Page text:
Some news of earth-shattering proportions hit the Newton household this week.

A new study led by the University of Plymouth suggests that some teabags manufactured using plastic alternatives are not as biodegradable as you might assume, and have the potential to harm terrestrial species.

The research was designed to replicate the environmental conditions into which teabags might reasonably be discarded if clear instructions were not provided – for example, a food waste caddy or a garden compost bin.

The trial focused on commonly available teabags made using different compositions of polylactic acid (PLA), which is derived from sources such as corn starch or sugar cane.

These were buried in soil for seven months, then assessed as to what extent they had changed both visibly and structurally, using a dazzling array of analytical techniques from size exclusion chromatography to nuclear magnetic resonance and scanning electron microscopy.

Alarmingly for ecologically-minded cuppa suppers, teabags made solely from PLA remained completely intact. However, the two types of teabags made from a combination of cellulose and PLA broke down into smaller pieces, losing between 60% and 80% of their overall mass with only the PLA component remaining.

Only one manufacturer chosen for the study indicated on the packaging that the teabags were not home compostable. Consumer confusion was also identified around the meaning of terms such as plant-based or biodegradable.

Here at Newton Towers, tea-making methods are under constant scrutiny. The Other Half insists on tea leaves, not because he’s a tea snob but because “bags are bad”.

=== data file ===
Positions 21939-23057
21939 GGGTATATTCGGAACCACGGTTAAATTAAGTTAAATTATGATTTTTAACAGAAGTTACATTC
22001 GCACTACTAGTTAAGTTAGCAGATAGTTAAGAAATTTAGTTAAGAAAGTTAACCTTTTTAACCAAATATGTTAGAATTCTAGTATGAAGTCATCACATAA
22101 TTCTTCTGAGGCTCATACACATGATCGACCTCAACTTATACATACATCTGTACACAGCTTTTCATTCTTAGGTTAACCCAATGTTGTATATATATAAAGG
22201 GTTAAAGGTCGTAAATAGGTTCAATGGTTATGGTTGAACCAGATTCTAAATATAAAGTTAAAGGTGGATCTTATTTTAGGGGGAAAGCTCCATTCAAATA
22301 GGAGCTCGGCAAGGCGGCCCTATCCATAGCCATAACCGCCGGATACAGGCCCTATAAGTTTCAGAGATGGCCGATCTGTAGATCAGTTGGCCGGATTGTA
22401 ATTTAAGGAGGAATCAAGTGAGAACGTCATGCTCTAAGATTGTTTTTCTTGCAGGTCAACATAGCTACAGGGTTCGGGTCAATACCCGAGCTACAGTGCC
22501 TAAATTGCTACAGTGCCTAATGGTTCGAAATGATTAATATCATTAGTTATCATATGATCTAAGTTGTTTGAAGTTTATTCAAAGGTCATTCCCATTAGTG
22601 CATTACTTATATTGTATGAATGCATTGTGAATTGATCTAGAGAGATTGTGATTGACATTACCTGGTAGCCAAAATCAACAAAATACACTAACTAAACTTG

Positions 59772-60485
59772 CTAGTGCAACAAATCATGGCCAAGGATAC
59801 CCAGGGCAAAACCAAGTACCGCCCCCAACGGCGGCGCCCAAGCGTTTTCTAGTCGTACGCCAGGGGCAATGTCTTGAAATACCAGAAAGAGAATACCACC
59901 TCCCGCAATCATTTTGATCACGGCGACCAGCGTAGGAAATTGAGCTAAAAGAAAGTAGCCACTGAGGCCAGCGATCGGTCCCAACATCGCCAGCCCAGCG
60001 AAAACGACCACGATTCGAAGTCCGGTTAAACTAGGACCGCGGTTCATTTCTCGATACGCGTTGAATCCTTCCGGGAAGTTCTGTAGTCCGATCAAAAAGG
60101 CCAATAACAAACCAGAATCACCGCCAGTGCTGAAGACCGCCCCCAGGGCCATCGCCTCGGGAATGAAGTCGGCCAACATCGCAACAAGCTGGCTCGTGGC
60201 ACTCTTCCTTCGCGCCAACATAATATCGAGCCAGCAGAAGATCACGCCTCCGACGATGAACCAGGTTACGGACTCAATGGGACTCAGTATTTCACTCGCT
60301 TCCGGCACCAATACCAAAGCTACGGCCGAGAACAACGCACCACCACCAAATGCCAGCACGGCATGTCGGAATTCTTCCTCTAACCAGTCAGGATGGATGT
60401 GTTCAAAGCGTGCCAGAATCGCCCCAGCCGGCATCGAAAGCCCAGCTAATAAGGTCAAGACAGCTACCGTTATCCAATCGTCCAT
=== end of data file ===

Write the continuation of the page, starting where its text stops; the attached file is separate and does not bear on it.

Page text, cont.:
The trouble is, of an evening he only wants a small cup of tea (being a man of a certain age, he doesn’t want to wake up in need of a night-time tinkle).

And he does so like me to make it for him. It appears to have become an enduring symbol of my affection, especially when served with a snack (cheese and biscuits being a particular favourite).

But if only large mugs are left, I must only half-fill it. This means the tea strainer isn’t close enough to the boiling water to steep, resulting in a dishwater brew and a pout from my partner.

“Would you like me to show you how to make a proper cup of tea?” he has asked me, more than once. I’ll leave you to imagine my response – it’s along the lines of “if you don’t like the way I make it, you can always make it yourself,” but with a few (OK, a lot of) expletives thrown in for added emphasis.

When I do the food shop and tea is on the list, I dance a little jig in the supermarket aisle when the loose-leaf tea has sold out. I don’t have a death wish for the planet, but it’s just so much easier to make a cup of char for a fussy person with a bag.

So I was gutted to see that even the environmentally friendly bags don’t quite hit the mark. Apparently, the humble earthworm, so important for soil health, is 15% more likely to die if it ingests PLA teabags, and could also find its reproduction compromised.

So there you have it. We are murdering worms and their future babies when we use a teabag.

The study’s authors have highlighted the need for accurate disposal information to be clearly displayed on product packaging – essentially, put it in the bin and divert it to landfill, which is rather defeating the object. 

Better still, buy loose-leaf. I do so hate it when OH is right, and it’s not as if it’s news. I use those “compostable” bags in my food waste caddy, and transfer them to our garden compost bins; they are still there weeks later, when the next one goes in.

Similarly, previous research suggests that carrier bags and other products labelled as biodegradable are still intact after as much as three years in the environment.

It suggests that biodegradable plastics, which are being used in an increasing range of products, are really storing up a generation of alternative problems if they are not properly understood or disposed of.

It’s rather like inventing vapes to wean people off smoking, only to discover that people who have never smoked are now addicted to pastel-coloured, fruit-flavoured nicotine.

Of course, there are solutions. A reusable shopping bag, for example (I once read about an old lady who had 1,000 bags for life – who lives that long?)

And as for the first-world problem of OH’s herbal nightcap, I could use a small cup, or a ball-infuser (OH bought me one for my own fancy teas, drunk without milk, and I can attest that it’s very effective).

Or maybe – whisper it – OH could switch to bedtime tea-making duties. Perhaps I could warm his slippers instead…